You want to install an event filter on your application and output the
widget associated with any MouseButtonPress events. This involves
tying several pieces of Qt together, but it's not difficult (you just
need to know which pieces).
First, read up on event filters:
As described in option #3 of the documentation on
(http://doc.qtsoftware.com/4.5/qcoreapplication.html#notify), you want
to install an event filter on your qApp (note that you're not going to
do anything with QApplication::notify(), that's just where this
technique is documented). Remember to return QObject::eventFilter() on
all of the events, otherwise they won't be processed (see the event
filter documentation again if you don't understand).
In the event filter, you want to check for any QEvents of type
MouseButtonPress. The QObject* that is passed into the event filter is
the object (probably a QWidget) that the click was being sent to. If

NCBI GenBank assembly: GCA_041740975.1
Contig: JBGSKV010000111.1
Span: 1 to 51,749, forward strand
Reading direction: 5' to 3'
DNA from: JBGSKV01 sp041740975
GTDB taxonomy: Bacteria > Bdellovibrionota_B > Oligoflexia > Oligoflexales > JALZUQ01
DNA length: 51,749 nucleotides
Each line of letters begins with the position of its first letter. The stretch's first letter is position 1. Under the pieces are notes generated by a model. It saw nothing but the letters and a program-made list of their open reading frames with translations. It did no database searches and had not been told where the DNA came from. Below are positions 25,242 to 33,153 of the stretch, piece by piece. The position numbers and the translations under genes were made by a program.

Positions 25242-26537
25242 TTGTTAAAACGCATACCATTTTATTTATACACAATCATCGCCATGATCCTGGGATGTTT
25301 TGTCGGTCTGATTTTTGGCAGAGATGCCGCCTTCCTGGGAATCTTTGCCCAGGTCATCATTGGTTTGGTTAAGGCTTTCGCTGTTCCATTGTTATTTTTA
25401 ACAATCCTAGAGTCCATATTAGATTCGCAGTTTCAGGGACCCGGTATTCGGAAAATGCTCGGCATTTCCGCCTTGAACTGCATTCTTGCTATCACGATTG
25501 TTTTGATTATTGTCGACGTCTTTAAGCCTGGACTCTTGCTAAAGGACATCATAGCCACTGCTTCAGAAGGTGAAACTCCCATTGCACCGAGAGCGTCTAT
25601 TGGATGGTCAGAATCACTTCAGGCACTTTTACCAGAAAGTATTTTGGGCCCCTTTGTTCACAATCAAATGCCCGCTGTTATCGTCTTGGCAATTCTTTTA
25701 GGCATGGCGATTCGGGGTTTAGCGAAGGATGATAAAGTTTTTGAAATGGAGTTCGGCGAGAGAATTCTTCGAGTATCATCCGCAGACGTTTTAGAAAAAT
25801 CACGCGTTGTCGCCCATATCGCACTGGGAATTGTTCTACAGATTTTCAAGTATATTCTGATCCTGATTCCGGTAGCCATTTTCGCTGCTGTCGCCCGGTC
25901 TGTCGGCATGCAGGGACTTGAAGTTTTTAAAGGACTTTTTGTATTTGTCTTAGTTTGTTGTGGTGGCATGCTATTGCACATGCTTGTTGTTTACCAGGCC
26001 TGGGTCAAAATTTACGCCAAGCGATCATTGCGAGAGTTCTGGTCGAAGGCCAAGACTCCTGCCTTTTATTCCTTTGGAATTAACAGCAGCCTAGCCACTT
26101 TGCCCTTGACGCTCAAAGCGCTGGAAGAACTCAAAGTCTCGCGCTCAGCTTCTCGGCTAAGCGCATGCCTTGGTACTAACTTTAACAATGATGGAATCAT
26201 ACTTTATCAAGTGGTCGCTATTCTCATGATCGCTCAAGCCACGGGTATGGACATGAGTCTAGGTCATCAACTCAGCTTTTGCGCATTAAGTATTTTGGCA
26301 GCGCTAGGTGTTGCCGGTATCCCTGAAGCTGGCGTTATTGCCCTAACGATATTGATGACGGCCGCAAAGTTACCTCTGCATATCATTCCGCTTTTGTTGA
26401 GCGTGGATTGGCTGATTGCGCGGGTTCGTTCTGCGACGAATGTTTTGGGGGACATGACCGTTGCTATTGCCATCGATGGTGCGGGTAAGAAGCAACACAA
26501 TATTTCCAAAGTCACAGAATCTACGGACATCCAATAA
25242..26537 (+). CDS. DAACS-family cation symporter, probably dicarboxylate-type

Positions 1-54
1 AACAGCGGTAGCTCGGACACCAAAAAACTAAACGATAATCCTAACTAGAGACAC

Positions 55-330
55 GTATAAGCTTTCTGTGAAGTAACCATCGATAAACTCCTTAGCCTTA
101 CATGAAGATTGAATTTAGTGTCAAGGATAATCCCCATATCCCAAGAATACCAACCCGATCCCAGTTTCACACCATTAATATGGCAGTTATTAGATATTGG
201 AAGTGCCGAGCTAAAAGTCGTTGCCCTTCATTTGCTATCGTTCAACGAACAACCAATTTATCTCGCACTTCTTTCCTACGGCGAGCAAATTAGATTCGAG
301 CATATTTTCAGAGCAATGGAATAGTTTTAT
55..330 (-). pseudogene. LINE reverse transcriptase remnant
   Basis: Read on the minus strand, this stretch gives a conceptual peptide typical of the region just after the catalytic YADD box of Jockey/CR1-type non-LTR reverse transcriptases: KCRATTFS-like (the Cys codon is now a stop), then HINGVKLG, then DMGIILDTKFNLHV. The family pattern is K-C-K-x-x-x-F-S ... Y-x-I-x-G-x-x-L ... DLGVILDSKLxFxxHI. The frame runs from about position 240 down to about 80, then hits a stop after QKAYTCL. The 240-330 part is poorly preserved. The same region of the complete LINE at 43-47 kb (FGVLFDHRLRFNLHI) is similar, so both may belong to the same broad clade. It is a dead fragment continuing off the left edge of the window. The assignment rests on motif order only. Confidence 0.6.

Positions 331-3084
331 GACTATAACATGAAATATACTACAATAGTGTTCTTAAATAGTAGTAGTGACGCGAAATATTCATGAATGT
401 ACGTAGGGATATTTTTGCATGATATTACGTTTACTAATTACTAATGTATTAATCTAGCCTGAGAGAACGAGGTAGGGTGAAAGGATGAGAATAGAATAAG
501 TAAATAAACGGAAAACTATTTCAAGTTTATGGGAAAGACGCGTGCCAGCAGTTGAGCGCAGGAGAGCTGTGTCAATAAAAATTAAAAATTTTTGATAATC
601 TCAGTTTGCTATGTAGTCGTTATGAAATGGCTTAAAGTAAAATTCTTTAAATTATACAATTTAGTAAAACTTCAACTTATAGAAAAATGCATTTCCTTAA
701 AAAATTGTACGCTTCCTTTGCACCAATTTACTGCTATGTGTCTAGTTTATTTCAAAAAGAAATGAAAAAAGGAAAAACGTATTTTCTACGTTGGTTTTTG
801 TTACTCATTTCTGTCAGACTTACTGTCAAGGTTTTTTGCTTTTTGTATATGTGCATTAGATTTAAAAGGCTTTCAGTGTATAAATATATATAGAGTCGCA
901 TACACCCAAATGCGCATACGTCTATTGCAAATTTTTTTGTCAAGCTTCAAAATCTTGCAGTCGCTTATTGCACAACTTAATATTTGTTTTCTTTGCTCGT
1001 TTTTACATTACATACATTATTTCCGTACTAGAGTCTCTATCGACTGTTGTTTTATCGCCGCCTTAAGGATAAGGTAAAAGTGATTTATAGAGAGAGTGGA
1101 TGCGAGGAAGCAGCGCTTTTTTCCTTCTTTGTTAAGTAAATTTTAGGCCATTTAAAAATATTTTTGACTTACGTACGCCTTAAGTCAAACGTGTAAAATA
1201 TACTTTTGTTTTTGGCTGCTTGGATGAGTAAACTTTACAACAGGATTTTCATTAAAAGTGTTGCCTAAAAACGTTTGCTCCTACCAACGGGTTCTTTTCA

qDebug() << objectPtr;
then Qt will automagically output the type of the pointer (i.e.,
whether its a QLabel or QPushButton). You need to #include <QtDebug>
in order to use qDebug() as a stream like this.
Hope that helps,
On Fri, Jun 5, 2009 at 6:33 AM, Francesco Lamonica
> Hi all, i've got a weird problem...
> I am inspecting some code with a window full of widgets (not created
> with designer) all placed manually with move(), setGeometry() etc.
> i have a label (placed at 10,0) on which i click and the mouse press
> event is recognized only if y()>30.
> If i move the label to (80,0) the click is recognized over all the
> label so i thought there might be some other widget over it and tried
> raise() as the last statement of the ctor but with no luck.
> What might it be? if it is indeed a widget (created or moved somewhere
> else in the code flow) how can i find which one it is?
> thanks a lot.
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